The Herald, Sharon, Pa.

September 19, 2013

Township supervisors question Southwest patrol policies

By Joe Pinchot
Herald Staff Writer

SHENANGO TOWNSHIP —

The road crew worked in the eastern part of town, on Mercer-West Middlesex Road, Denaman Drive, Executive Court, and Stinedurf, Hewitt, Romain and Bobish roads, Garrett said.

“We never saw an officer the entire three days,” he told the police commission Tuesday. He asked Police Chief Riley Smoot Jr. about the apparent lack of patrols in the township.

“I wish you had called me when it happened,” Smoot responded. Two weeks after the fact was too late for him to know what the police were up to those days, the chief said.

“I can’t sit here and say why you didn’t see us,” Smoot said.

He said he knows he was out early in the morning those days driving township roads, and that his zone patrolman assigned to Shenango is not allowed the leave the zone except under specific circumstances.

"I ride those roads every day,” the chief said.

Farrell Councilman Robert Burich said he has only seen a cruiser pass his house once in the last month, but that he doesn’t assume it’s because police are not patrolling. He said he doesn’t spend his time looking out the window just so he can see a cruiser.

Shenango Supervisor Carol Budanka followed with a question about police presence on Hogue Road, a dead end street south of Hubbard-West Middlesex Road, west of West Middlesex.

She said the township building is getting calls about suspicious cars on Hogue, but police are not responding.

Smoot answered that no one is calling 911 so that police can respond. The township building is not a dispatch center for the police department, he said.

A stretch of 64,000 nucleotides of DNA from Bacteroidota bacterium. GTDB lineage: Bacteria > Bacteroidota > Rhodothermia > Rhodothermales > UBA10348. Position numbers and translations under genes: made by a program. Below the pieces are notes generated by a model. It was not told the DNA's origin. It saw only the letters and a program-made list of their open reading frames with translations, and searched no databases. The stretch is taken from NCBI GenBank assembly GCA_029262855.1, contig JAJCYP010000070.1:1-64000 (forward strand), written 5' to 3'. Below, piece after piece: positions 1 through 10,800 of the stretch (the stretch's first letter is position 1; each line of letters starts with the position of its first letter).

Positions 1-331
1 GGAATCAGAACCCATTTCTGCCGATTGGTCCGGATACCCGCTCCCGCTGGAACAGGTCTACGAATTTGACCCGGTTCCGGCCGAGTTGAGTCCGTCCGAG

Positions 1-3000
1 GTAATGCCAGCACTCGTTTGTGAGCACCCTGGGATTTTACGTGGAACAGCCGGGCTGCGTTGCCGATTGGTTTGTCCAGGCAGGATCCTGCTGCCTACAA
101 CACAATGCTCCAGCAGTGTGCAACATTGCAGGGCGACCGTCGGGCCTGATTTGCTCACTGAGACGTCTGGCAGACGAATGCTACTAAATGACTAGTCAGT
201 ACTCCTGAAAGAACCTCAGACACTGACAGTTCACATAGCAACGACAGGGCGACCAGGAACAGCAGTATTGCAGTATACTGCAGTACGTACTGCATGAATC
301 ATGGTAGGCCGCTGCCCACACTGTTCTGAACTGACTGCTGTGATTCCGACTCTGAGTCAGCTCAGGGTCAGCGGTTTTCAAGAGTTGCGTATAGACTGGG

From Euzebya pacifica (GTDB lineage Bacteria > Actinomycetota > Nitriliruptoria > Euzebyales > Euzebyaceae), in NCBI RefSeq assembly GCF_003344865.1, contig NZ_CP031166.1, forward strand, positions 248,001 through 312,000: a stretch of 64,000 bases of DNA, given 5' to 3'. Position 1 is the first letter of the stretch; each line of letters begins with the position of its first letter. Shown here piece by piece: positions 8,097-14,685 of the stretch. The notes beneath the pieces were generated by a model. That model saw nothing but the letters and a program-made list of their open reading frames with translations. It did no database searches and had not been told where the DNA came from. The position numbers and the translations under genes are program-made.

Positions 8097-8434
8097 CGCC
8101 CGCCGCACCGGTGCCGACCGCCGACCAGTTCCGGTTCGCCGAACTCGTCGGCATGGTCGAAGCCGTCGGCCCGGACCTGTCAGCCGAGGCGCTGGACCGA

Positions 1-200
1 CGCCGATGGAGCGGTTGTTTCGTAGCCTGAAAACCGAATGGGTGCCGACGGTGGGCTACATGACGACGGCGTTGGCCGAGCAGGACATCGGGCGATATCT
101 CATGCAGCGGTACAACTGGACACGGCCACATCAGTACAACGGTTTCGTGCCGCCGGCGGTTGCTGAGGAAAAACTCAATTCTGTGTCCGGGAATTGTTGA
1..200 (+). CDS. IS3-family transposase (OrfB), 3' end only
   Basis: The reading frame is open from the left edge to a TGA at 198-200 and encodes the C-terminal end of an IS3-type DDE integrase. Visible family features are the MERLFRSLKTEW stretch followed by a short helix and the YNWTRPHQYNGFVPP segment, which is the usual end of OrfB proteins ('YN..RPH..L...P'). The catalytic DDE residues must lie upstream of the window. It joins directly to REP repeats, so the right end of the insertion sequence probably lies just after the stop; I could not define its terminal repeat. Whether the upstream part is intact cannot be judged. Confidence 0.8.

Residents might believe that the presence of suspicious cars is not an emergency so they are not calling 911, but he said suspicious activity is reason enough to call 911 and ask for a police response.

He said a car on Hogue is not necessarily suspicious to a policeman. The police donÕt know what vehicles residents drive, so they don’t know which vehicles belong and which don’t.

“They have to help us out,” Smoot said. “If you don’t call, you can’t expect us to know.”

When people call, good things can happen, he said, referring to the Sept. 9 report of suspicious activity on Jackson Road that led to an arrest of two people on burglary charges.

The woman arrested, Tracy L. Hassel, was wanted on a warrant for skipping sentence court, and the car she and Steven T. Mortland were in contained items that had just been stolen from a Jackson Road home, and an item that been stolen in a Hermitage break-in.

Southwest and Hermitage each have charged Hassel and Mortland, and Smoot said he believes his department can tie them to other burglaries. He said he believes Hermitage and state police also are investigating them for other incidents.